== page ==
Brexit - What next for the UK and industry?

Is there an agreement that works for everyone?

When leaving the EU, the UK will regain sole parliamentary sovereignty over its laws. The Government has options to seek new trade deals and abolish or amend existing laws as it sees fit. The first step will be for the Government to serve notice under Article 50 of the EU Treaty. A probable two-year process will then be triggered, in which the UK will negotiate the terms of its exit with the EU Council and seek agreement on the terms of the future relationship.

The Brexit trilemma: Is there an agreement that works for everyone?

The UK must negotiate an agreement that satisfies at least three key spheres of influence. However a solution that is acceptable to UK businesses, to UK leave voters and to the EU Council and its 27 Member States, is difficult to establish.

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This information is intended as a general discussion surrounding the topics covered and is for guidance purposes only. It does not constitute legal advice and should not be regarded as a substitute for taking legal advice. DWF is not responsible for any activity undertaken based on this information.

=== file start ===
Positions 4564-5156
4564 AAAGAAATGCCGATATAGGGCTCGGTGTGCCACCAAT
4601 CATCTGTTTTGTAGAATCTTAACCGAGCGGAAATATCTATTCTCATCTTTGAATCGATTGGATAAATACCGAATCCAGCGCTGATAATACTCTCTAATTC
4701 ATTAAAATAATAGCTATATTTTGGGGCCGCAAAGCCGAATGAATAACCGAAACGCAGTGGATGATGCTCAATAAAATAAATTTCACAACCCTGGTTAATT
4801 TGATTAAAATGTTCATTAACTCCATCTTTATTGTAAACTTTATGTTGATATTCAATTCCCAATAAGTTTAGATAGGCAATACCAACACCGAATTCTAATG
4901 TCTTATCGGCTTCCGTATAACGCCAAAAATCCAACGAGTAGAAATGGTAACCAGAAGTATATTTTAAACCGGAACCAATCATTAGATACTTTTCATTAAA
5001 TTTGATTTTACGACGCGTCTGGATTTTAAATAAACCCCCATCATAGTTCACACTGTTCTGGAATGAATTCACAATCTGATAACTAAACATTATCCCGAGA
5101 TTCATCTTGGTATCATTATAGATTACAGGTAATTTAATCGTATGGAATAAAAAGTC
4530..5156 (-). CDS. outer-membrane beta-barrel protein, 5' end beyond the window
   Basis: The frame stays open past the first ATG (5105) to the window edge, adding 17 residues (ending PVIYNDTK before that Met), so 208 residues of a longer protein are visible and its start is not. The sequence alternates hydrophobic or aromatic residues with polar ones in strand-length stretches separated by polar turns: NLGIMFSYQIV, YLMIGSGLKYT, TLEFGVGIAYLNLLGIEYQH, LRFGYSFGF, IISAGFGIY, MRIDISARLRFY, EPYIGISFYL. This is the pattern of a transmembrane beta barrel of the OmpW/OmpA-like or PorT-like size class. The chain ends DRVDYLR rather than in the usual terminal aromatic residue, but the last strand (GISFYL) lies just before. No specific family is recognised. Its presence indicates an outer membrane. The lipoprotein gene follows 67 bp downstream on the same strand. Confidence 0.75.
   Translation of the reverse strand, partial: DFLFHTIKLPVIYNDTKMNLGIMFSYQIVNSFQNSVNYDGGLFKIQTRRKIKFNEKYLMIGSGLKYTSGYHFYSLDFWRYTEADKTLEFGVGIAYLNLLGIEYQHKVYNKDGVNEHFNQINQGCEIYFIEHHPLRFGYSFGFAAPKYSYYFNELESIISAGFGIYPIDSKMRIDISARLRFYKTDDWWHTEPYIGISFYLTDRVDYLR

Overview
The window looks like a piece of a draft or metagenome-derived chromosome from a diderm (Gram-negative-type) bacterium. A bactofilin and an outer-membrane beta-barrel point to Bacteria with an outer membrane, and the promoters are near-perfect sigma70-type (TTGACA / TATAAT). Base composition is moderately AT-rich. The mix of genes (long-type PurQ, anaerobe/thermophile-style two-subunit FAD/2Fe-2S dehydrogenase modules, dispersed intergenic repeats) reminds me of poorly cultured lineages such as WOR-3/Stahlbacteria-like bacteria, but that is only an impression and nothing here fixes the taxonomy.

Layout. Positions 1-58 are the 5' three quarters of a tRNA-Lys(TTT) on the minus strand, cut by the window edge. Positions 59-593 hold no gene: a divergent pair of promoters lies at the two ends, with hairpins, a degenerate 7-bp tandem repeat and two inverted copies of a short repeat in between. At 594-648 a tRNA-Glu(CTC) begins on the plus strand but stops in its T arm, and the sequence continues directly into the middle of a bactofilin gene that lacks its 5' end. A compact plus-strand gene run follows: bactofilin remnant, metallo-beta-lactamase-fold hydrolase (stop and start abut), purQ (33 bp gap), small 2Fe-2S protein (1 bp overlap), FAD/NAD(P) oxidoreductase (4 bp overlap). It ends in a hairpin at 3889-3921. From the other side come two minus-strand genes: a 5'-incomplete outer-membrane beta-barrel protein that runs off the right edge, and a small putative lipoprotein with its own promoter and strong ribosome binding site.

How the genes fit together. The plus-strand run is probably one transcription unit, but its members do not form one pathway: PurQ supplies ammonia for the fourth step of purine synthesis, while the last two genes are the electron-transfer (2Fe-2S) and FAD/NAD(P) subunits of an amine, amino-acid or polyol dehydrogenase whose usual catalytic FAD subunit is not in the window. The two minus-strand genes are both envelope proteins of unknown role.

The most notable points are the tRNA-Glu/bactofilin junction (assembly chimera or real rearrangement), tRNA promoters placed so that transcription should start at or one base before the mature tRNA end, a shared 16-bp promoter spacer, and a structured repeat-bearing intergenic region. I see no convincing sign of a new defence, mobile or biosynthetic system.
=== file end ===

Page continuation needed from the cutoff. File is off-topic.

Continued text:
Jonathan Branton

Partner - Head of EU/Competition

I lead the firm in EU/Competition issues, specialising in behavioural antitrust, merger control, public procurement and State aid, and all related issues of public funding, including the UK’s Regional Growth Fund, ERDF and ESIF. I also head up the firm’s Brussels office and the firm’s cross-discipline Central and Local Government sector group.

Hilary Ross

Executive Partner (London) - Head of Retail, Food & Hospitality

Recognised by The Lawyer as one of the UK’s Top 100 lawyers, I advise clients on compliance and challenges across the EU in relation to products, systems and safety.